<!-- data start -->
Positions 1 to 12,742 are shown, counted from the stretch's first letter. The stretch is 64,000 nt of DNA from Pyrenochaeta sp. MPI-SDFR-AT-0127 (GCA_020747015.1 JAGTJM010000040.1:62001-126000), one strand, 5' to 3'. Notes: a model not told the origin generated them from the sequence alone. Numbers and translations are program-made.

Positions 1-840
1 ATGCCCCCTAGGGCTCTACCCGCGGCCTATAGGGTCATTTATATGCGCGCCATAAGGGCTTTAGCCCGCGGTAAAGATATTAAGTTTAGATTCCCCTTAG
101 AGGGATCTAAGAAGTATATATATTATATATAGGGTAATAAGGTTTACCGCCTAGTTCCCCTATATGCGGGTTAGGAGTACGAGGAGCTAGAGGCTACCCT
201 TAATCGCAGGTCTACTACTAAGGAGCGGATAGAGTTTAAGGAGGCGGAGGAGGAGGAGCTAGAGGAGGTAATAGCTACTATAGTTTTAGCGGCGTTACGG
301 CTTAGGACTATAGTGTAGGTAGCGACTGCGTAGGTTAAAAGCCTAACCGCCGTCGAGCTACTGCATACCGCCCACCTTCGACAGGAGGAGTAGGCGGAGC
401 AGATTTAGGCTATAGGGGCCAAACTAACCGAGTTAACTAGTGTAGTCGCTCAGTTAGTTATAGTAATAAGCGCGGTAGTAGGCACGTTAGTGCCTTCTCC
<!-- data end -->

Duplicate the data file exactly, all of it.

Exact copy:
Positions 1 to 12,742 are shown, counted from the stretch's first letter. The stretch is 64,000 nt of DNA from Pyrenochaeta sp. MPI-SDFR-AT-0127 (GCA_020747015.1 JAGTJM010000040.1:62001-126000), one strand, 5' to 3'. Notes: a model not told the origin generated them from the sequence alone. Numbers and translations are program-made.

Positions 1-840
1 ATGCCCCCTAGGGCTCTACCCGCGGCCTATAGGGTCATTTATATGCGCGCCATAAGGGCTTTAGCCCGCGGTAAAGATATTAAGTTTAGATTCCCCTTAG
101 AGGGATCTAAGAAGTATATATATTATATATAGGGTAATAAGGTTTACCGCCTAGTTCCCCTATATGCGGGTTAGGAGTACGAGGAGCTAGAGGCTACCCT
201 TAATCGCAGGTCTACTACTAAGGAGCGGATAGAGTTTAAGGAGGCGGAGGAGGAGGAGCTAGAGGAGGTAATAGCTACTATAGTTTTAGCGGCGTTACGG
301 CTTAGGACTATAGTGTAGGTAGCGACTGCGTAGGTTAAAAGCCTAACCGCCGTCGAGCTACTGCATACCGCCCACCTTCGACAGGAGGAGTAGGCGGAGC
401 AGATTTAGGCTATAGGGGCCAAACTAACCGAGTTAACTAGTGTAGTCGCTCAGTTAGTTATAGTAATAAGCGCGGTAGTAGGCACGTTAGTGCCTTCTCC